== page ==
Appendicitis complicating pregnancy

F. G. Cunningham, J. H. McCubbin

Research output: Contribution to journalArticlepeer-review

74 Scopus citations


Thirty-four pregnant women with acute appendicitis presented at Parkland Memorial Hospital during a 15-year period. Abdominal pain, usually accompanied by nausea with or without vomiting, was the most common presenting symptom. Anorexia was less constant, and its occurrence decreased with advancing gestation. Physical findings usually included direct abdominal tenderness and, less often, rebound tenderness. Leukocytosis and/or a "left shift" were common laboratory findings, and the urinalysis was normal in most cases. Diagnosis was increasingly difficult as gestation progressed. This was reflected both by the increasing severity of the disease process found at surgery and by increasing fetal loss. If the diagnosis of appendicitis is suspected in the gravid patient, immediate surgical intervention is indicated to prevent the catastrophic complications associated with procrastination in diagnosis and treatment.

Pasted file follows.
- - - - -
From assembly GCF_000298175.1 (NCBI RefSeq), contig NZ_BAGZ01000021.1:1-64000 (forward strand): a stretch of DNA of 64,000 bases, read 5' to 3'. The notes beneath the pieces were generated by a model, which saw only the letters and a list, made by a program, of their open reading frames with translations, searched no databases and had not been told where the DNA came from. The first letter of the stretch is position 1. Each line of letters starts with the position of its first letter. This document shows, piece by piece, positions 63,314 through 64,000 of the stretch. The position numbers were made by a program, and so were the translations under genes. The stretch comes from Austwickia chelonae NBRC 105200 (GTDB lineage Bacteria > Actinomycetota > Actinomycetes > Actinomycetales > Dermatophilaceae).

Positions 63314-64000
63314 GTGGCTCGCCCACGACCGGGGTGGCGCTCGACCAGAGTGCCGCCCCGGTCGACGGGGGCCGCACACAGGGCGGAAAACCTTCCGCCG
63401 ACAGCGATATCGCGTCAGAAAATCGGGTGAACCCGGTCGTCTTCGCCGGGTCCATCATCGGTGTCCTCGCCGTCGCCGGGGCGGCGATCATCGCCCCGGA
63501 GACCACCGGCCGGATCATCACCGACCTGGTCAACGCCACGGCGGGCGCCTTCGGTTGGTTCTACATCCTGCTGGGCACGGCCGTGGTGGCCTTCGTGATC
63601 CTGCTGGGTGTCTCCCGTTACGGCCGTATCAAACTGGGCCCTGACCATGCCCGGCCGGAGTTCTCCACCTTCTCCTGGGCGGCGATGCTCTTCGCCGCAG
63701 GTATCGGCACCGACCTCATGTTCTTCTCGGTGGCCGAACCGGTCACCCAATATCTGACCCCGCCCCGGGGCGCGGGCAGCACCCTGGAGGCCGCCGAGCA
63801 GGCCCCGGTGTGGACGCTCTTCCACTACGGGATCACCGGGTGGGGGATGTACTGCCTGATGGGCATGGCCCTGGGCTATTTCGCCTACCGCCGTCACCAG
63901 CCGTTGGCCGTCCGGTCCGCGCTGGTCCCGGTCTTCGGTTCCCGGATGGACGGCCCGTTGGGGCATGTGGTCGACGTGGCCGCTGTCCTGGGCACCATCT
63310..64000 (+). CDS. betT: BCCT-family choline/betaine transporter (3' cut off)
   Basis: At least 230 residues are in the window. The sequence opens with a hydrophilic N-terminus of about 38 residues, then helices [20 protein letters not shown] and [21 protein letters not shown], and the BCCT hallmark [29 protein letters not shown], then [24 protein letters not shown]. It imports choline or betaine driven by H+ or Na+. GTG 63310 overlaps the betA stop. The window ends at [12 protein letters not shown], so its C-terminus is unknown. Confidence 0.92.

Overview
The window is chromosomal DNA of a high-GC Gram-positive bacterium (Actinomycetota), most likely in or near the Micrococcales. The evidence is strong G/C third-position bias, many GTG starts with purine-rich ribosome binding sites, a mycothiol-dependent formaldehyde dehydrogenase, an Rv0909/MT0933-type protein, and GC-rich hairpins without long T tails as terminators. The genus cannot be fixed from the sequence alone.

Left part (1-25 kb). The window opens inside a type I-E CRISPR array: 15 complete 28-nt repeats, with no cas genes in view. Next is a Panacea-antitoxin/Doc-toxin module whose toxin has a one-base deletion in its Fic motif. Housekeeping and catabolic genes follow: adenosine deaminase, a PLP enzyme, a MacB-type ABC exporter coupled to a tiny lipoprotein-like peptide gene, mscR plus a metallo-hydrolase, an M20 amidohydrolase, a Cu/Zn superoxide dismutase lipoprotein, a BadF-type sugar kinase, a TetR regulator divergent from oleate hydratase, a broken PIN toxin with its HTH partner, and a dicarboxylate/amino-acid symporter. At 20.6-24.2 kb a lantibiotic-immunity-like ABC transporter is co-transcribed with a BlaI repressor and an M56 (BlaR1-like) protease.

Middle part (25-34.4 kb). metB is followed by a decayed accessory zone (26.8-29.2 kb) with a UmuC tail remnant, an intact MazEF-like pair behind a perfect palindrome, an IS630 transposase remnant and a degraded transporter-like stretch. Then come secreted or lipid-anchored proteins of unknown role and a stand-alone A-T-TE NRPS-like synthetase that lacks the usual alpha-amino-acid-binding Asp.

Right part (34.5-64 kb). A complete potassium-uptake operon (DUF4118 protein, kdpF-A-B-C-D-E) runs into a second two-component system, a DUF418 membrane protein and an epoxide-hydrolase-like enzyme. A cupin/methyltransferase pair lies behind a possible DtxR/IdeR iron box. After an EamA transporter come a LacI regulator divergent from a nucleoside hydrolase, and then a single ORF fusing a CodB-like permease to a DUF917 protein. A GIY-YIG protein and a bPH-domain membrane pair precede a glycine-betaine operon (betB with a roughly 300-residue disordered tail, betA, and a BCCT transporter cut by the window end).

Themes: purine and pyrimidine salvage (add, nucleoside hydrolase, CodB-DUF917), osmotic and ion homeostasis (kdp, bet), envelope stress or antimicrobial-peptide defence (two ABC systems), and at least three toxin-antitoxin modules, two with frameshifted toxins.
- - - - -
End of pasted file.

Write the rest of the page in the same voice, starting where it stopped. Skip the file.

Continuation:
Original languageEnglish (US)
Pages (from-to)415-420
Number of pages6
JournalObstetrics and gynecology
Issue number4
StatePublished - Apr 1975

ASJC Scopus subject areas

  • Obstetrics and Gynecology


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